• It is a celebration that good triumphs over evil. This lively festival celebrates the start of spring after a long winter.
  • It begins with bonfires. In India, the festival symbolizes Holika's death by lighting bonfires.
  • The colors represent equality. Holi, also known as the Festival of Colours, celebrates spring's vibrant colors. The bright colors and color waters of Holi symbolize flames. However, there is a deeper meaning to why people use pigmented gulal paste and abir powder to cover their faces.
  • Food is an integral part of the celebrations in India. A party is incomplete without delicious food, and Holi is all about sweet treats.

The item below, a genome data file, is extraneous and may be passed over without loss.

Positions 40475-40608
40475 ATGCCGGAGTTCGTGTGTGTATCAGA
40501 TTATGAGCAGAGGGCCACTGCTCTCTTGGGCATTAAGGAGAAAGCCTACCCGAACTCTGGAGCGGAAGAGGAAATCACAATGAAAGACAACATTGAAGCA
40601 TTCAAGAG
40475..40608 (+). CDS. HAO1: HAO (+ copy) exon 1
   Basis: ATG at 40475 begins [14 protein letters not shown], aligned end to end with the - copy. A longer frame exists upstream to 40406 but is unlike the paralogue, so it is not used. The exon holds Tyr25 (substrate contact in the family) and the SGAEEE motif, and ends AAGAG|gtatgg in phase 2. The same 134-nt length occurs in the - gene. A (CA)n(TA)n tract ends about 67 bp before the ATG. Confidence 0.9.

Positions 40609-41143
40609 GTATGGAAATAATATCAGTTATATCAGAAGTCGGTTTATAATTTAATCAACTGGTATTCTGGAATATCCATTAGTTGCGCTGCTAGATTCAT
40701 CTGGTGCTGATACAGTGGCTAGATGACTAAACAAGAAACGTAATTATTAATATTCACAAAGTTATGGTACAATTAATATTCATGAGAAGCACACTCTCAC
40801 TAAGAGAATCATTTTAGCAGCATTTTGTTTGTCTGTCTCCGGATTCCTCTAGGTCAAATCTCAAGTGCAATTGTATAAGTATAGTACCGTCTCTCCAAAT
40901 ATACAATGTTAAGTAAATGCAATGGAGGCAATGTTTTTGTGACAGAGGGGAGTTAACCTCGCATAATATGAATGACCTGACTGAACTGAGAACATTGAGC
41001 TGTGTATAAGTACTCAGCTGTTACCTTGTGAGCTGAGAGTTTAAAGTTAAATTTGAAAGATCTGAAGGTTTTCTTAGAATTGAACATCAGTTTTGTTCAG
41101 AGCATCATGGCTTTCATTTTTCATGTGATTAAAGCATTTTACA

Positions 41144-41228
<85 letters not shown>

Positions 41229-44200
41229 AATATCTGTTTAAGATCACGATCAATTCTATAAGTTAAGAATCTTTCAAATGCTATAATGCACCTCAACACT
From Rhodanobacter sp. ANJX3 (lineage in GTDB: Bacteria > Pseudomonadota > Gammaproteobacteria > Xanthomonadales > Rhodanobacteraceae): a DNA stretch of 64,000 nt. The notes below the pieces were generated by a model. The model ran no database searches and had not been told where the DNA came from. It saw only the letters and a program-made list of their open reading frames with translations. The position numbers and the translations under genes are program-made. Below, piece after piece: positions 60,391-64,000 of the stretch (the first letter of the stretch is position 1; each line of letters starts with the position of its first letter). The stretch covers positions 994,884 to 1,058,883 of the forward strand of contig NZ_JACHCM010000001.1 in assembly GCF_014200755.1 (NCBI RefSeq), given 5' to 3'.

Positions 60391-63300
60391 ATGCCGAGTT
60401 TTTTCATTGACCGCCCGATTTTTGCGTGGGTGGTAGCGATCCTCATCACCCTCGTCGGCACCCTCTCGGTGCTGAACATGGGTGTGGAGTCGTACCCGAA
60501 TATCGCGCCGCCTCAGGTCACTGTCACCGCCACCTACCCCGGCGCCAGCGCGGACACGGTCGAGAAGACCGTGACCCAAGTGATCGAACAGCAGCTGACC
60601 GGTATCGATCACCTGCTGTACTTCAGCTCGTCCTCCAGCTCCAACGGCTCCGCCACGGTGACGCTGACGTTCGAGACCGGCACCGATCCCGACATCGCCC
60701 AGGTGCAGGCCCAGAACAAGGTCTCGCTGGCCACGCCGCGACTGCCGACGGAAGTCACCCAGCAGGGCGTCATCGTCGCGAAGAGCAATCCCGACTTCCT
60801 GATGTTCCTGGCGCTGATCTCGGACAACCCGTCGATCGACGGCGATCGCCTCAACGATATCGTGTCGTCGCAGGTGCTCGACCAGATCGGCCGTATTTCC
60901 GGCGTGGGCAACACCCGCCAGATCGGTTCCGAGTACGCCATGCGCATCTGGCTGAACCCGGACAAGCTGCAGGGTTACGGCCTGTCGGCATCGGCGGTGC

• Get a glass of a stimulating drink. Bhang refers to a traditional Indian intoxicating drink that is often drunk during Holi, and it can be mixed with creamy lassi (or the thandai above).
  • Nepal has its Holi traditions on a festival of color and joy. Holi in Nepal begins with erecting a bamboo pole, called a "chir", in Kathmandu's capital.
  • This festival of color is celebrated around the globe. The biggest celebrations are held in India and Nepal. However, thousands of people all over the globe gather every year to celebrate the festival. Some for religious reasons while others for fun.

Ending Glance

Millions of people worldwide will welcome the Festival of Colors, also known as Holi, to their lives. People dance on the streets, throwing colored dye at each other during the Holi Festival. 

Holi is a Hindu festival that welcomes spring, and it is also when people can let go of all inhibitions and begin afresh. Holi, also known as the Festival of Colours, celebrates spring's vibrant colors. This festival of color is celebrated around the globe.